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Crush and Blush
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by Jay Seaver

"This lady really never got past high school."
4 stars

SCREENED AT THE 2009 FANTASIA INTERNATIONAL FILM FESTIVAL: There's a lesson to be learned from "Crush and Blush", perhaps several. The first is that if you had a rough time in high school, it might not be a great idea to go back there unless you are absolutely 100% sure that you've put all those issues behind you. The second is that everything which women do to drive men crazy is only a small fraction of what they do to each other.

Take Yang Me-sook (Kong Hyo-jin). This plain-looking woman of 29 is teaching Russian at her old high school, still nursing a crush on fellow teacher Suh Jong-chul (Lee Jong-hyeok) that carries over from her own days there. He doesn't return those feelings, but he's no saint; gallingly, he's got eyes for Lee Yu-ri (Hwang Woo-seul-hye), a prettier, younger, sweeter girl who also teaches Russian. The school doesn't actually need two Russian teachers, so Me-sook is reassigned to teaching English (which she doesn't know) in the Junior High. This does allow her to befriend Jong-chul's daughter Jong-hee (Seo Woo), and they resolve to work together to break Jong-chul and Yu-ri up - though Me-sook is not nearly as interested in saving Jong-chul's marriage as Jong-hee is.

Crush and Blush is very funny - frequently hilarious - but it is seldom a good-natured sort of humor. Instead, it's often flat-out mean, wringing comedy from nasty things happening to good people. It mocks the delusions of the less-popular underdogs. The movie often plays like a screwball comedy where the characters have malicious intent, and the victims are, for all their innocence, a little hard to feel for. Writer/director Lee Kyoung-mi walks a very thin line, creating just enough motivation that her characters don't come off as monsters, but doing so in a ways as to give them only the slightest bits of sympathy.

She couldn't do that without an outstanding performance by Kong Hyo-jin. Her Yang Me-sook narrates the story, so she gets first crack at explaining her point of view to us, and that explains part of why we can at times fall into the trap of finding her put-upon. More important is that even when she's being two-faced, she doesn't seem it. Oh, she doesn't project a pleasant sincerity; she just always seems short-tempered and overwhelmed. There's never any doubt in our mind that Me-sook feels like she's the victim in all of this, and as whiny and unpleasant as she can be, there's enough utter conviction to her feelings (and enough instances of her being treated badly) that we are forced to at least consider her as something other than a monster.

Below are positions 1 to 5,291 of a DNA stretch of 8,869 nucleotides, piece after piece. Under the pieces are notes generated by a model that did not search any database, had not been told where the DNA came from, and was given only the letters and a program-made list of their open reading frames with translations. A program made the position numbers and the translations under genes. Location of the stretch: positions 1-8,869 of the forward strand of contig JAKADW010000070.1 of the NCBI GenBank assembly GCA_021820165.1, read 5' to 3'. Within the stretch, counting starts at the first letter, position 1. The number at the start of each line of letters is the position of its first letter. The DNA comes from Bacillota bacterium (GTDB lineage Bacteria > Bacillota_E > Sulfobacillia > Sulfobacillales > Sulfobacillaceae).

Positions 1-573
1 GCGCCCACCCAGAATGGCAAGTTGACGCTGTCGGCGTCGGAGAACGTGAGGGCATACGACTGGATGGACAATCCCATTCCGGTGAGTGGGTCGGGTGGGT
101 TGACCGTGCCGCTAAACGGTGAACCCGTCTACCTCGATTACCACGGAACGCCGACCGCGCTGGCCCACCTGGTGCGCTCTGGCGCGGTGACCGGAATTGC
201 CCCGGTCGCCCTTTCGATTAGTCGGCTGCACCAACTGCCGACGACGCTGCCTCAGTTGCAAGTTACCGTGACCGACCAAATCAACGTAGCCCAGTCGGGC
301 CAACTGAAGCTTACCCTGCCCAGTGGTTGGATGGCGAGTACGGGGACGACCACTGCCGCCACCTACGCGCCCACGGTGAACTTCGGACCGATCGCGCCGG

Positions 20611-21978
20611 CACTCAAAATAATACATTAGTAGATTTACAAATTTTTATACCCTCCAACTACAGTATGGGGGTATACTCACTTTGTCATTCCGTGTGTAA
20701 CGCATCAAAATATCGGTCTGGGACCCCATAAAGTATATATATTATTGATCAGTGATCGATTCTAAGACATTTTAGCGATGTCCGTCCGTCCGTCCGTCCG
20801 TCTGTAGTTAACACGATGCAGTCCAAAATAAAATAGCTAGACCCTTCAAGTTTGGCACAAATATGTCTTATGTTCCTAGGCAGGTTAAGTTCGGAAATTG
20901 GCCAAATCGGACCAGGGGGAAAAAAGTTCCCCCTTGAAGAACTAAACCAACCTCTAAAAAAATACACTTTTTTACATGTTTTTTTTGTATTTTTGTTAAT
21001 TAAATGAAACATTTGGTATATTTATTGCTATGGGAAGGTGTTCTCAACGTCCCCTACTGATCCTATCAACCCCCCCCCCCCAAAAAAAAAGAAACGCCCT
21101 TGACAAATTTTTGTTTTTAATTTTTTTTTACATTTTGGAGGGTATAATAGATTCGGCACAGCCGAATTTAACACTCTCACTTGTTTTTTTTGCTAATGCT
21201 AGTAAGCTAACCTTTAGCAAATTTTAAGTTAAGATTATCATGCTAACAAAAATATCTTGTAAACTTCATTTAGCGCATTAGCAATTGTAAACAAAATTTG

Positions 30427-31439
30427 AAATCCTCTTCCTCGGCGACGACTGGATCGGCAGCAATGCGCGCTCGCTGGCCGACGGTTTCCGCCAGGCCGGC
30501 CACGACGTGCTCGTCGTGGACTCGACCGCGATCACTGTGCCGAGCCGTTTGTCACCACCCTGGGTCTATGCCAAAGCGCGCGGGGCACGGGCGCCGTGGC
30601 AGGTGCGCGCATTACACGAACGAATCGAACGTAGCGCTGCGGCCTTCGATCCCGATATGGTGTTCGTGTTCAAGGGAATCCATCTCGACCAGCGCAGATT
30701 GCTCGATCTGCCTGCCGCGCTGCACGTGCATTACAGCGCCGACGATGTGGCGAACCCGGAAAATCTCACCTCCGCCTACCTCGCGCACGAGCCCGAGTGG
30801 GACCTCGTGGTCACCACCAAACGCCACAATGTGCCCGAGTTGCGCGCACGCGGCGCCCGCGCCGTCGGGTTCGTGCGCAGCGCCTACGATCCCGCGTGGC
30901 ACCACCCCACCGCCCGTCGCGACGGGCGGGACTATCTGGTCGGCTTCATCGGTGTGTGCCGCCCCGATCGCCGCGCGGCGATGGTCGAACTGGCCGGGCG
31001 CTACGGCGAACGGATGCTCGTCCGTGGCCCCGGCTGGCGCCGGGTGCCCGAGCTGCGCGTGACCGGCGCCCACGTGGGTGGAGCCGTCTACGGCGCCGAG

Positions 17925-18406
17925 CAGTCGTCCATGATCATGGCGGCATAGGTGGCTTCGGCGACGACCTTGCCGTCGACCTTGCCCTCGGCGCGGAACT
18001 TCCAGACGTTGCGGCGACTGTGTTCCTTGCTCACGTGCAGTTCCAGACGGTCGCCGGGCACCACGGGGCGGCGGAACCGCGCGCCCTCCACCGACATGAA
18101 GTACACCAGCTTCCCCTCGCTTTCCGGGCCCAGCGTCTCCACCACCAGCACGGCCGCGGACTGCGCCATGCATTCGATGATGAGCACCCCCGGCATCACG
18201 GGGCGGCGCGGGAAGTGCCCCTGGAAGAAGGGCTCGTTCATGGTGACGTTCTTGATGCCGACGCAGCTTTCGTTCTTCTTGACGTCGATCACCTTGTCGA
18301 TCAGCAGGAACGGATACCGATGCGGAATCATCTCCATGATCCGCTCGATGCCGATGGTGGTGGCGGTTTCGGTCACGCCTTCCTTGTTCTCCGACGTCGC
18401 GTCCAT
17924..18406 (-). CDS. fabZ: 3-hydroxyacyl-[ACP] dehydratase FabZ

Of course, the man she is intent on pursuing isn't worth it. Lee Jong-hyeok breathes just enough life into Jong-chul that we can see the attraction for both Me-sook and Yu-ri, but there's not a whole lot there. The gems are the other women in the cast: Hwang Woo-seul-hye is a comic standout as Yu-ri, so sweet, trusting, and friendly that she simply can't conceive that Me-sook would despise her for her very existence. She plays a bit slow on the uptake without being laughably ignorant, and builds a personality that convinces us she may be unlucky in love despite our reaction likely being along the same lines as Me-sook's, that she can have her pick of men and has no reason to complain.

Then there's Seo Woo, whose Jong-hee is just a mess. She's one of those kids who just isn't good at anything in particular and has no good response for getting picked on. There's a bit of desperation to her when she yells back at her tormentors. She shows this desperate faith in Me-sook even though the teacher is in no way exempt from the distrust she has for any adult and hostility toward the world at large. It's a teenager that is too much to deal with, but must be handled carefully, as she's at a stage where she could wind up really messed up.

First-time director Lee Kyoung-mi has some major league collaborators - Park Chan-wook is listed as a producer, and Bong Joon-ho shows up in a cameo - but she's got plenty of skills of her own. She's particularly good at letting loose with sharp, often broad comedy without making her characters feel less real; she will earn any emotional resolution that happens by the end. Her writing could perhaps use a little work - there's a subplot about Me-sook joining a dance class run by Mrs. Suh under Yu-ri's name that is confusing and doesn't go very far, and the last act is talky in a rather formal way.

Even that bit that could be better is still cleverly conceived. The movie may lose a bit of sting at points, but on the whole still delivers plenty of black comedy under the guise of sisterhood.

link directly to this review at http://www.efilmcritic.com/review.php?movie=18993&reviewer=371
originally posted: 08/25/09 11:56:01
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OFFICIAL SELECTION: New York Asian Film Festival 2009 For more in the New York Asian Film Festival 2009 series, click here.
OFFICIAL SELECTION: 2009 Fantasia Festival For more in the 2009 Fantasia International Film Festival series, click here.

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Directed by
  Lee Kyoung-mi

Written by
  Lee Kyoung-mi
  Park Chan-wook
  Park Eun-kyo

Cast
  Kong Hyo-Jin



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